Learn about breastfeeding twins before the babies arrive.

We are often so focused on the birth that we forget that we are going to have babies to look after and feed. Find an antenatal session that covers the basics of milk production, getting a good latch, and normal baby behavior. Twins are just babies, after all, they just happen to be born on the same day. But they will still behave like singleton babies. For more specific multiples related information, my online course and book are worth looking at.

Find your local support.

Whilst you are pregnant and your brain is still vaguely functioning, find your local breastfeeding support. This could be your health care providers or a charity-led or voluntary sector peer support service. There may be groups you can go along to. Also, find out if you have any more qualified support. A La Leche League leader, breastfeeding counsellor, or lactation consultant. An IBCLC (International Board Certified Lactation Consultant) is the highest level of qualification. You may be able to access them via your health service, or health insurance, but in many places, they are only available privately. In this scenario, perhaps find out how much your local IBCLC charges and start a fund.

Get a good latch.

There are many different breastfeeding twins positions but the basics of getting a deep latch are the same. Baby needs to be close to your body with their head tilted back looking up at the breast. Babies’ arms should not be between their body and mum’s body. The nipple is resting on the baby’s top lip pointing up their nose. Stroking the baby’s top lip with the nipple should encourage the rooting reflex and the baby will open wide, and they can be brought onto the breast. For small babies, shaping the breast a little with the other hand can help them get a big mouthful. Get support with the latch if you are in pain or babies are not feeding very effectively.

Feed frequently.

Babies have small tummies that need to be refilled frequently, and breast milk is very easy to digest. Milk production also works on a demand-and-supply basis. So the more often you feed, the more milk you will make, and there will be a greater chance of your babies getting enough milk. Babies should be fed a minimum of 8 times in 24 hours (3 hourly) but in reality, most babies like to breastfeed more frequently. It is full-on, but as the babies get bigger, they become more efficient, feeds become shorter and they may even stretch out a little.

Early birth.

Multiples are more likely to be born early, and even just a few weeks can make breastfeeding more difficult. If your babies are born before 36 weeks they may have to go to the neonatal unit and you may have to establish your milk supply by pumping to begin with. For babies born around 36/7 weeks, they should be able to breastfeed straight away, but maybe a little inefficient and may need some extra milk. It can be a good plan to do some pumping alongside breastfeeding directly in this scenario so that you can protect your milk supply. Once past 40 weeks, with patience and support, most premature and early babies will be able to just breastfeed, if that is what the parent wishes.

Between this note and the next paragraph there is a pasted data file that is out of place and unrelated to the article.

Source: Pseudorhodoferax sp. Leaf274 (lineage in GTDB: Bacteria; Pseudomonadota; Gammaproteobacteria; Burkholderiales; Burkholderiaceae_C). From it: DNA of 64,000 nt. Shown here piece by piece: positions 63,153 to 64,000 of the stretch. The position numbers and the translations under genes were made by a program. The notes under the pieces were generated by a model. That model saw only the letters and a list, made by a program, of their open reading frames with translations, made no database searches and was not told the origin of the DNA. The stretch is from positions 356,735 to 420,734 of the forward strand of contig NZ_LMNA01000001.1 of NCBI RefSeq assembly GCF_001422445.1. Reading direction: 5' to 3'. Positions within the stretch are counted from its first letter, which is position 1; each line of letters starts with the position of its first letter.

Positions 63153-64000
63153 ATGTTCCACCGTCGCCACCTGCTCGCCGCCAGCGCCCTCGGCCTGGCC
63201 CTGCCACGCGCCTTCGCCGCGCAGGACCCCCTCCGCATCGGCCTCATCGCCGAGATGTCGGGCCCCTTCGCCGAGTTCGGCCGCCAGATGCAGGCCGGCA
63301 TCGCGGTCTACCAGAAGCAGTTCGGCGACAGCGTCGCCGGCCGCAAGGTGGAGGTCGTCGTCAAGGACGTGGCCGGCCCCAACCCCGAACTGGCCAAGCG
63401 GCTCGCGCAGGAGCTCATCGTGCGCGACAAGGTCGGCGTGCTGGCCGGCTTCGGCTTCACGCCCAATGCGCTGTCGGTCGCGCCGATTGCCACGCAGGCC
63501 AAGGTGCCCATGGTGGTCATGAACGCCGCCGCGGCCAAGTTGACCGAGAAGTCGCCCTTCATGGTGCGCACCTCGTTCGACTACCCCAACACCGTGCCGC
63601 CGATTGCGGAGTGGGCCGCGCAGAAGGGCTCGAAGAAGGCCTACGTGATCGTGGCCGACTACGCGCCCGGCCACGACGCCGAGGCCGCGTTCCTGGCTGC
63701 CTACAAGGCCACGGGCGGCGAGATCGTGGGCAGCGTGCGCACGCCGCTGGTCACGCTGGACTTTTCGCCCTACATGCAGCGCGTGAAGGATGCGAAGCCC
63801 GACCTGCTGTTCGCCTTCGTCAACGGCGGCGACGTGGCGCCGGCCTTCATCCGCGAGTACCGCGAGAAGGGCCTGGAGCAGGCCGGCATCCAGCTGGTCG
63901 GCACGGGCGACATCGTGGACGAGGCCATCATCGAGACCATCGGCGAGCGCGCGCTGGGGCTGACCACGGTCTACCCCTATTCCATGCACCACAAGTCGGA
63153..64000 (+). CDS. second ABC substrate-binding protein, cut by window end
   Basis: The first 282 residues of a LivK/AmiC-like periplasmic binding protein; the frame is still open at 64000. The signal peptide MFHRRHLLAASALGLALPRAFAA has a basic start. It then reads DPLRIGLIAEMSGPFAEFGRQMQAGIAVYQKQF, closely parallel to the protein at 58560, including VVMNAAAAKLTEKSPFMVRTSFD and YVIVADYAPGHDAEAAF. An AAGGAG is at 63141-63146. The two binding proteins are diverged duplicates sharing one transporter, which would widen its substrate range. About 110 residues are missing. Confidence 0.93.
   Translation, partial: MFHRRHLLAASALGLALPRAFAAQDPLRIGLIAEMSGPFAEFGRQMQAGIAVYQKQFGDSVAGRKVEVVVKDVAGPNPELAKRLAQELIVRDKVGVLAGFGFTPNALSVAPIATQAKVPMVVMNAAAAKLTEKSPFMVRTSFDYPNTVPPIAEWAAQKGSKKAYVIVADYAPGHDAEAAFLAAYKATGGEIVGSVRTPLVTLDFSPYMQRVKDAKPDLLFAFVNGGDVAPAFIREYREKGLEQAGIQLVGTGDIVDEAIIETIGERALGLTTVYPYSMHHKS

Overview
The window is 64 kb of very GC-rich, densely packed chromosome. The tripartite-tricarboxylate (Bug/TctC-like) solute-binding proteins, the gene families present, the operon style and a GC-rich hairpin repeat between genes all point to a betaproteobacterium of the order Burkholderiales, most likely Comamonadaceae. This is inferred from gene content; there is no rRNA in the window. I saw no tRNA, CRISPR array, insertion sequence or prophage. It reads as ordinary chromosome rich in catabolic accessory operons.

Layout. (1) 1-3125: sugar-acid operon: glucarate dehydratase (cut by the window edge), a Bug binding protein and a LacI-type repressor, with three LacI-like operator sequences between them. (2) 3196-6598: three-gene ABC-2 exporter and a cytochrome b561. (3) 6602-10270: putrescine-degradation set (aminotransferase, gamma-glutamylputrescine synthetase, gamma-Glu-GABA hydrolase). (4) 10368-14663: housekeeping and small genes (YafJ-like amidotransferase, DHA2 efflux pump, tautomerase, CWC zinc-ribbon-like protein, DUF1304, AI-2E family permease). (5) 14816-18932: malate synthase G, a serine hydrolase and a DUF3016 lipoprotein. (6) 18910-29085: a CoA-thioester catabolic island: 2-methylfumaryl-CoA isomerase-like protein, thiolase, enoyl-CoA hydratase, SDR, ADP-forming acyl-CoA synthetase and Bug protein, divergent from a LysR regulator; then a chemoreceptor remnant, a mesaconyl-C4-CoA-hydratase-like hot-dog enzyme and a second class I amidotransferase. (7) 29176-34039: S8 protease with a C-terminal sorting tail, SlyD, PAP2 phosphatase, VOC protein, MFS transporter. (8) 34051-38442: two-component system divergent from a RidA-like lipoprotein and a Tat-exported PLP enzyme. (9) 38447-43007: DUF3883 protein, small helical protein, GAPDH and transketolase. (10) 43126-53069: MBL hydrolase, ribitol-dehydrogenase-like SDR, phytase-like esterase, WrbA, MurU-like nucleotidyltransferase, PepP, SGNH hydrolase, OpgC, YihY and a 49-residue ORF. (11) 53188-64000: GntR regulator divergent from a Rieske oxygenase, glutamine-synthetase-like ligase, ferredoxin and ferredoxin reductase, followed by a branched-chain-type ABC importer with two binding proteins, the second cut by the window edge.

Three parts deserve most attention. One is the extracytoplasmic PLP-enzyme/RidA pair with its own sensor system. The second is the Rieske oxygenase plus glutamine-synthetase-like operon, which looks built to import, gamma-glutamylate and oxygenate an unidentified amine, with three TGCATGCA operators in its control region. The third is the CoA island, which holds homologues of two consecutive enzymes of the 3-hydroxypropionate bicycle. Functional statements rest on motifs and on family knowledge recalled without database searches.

Get help with everything else!

The old saying “It takes a village to raise a child” is so true, and even more so for multiples. Think about your support network. Will your partner be able to take some leave? Do you have family nearby who can help with household chores and cooking? Have you some local friends who could drop a meal on the doorstep, or come and cuddle a baby whilst you shower? Do you have any funds for a post-natal doula, mother’s help, or cleaner? Do not be afraid to reach out for support. Humans are designed to live in small communities with everyone pitching in. We are not supposed to do this alone. And there are also lots of online communities that can support you with information and encouragement.

Tandem feeding when breastfeeding twins

It is possible to feed both babies at the same time, one on each breast. This can increase the efficiency of the feed and mean you can get more sleep! There are many different positions you can try. However some find they do not enjoy tandem feeding, and in his case, you can just single-feed. Or do a mixture!

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For group breastfeeding support sessions and Zoom workshops on topics such as sleep, Introducing a bottle, Introducing solids, Returning to work and night weaning book here.

About the Author:

Kathryn Stagg is a lactation consultant (IBCLC) and a breastfeeding counsellor based in Harrow in NW London, UK. She is a mum of twin boys and 2 others. Kathryn founded the Facebook group, now a UK charity, Breastfeeding Twins and Triplets UK to support UK-based multiple birth families to meet their breastfeeding goals. The Facebook group now has 10,000+ members and the charity offers funded 1:1 support, antenatal education, and webinars for health professionals. Kathryn has a small private practice and offers in-home and remote support, and has a specific online course for expectant parents to learn all about breastfeeding multiples. She has also recently published the book Breastfeeding Twins and Triplets; a guide for professionals and parents.

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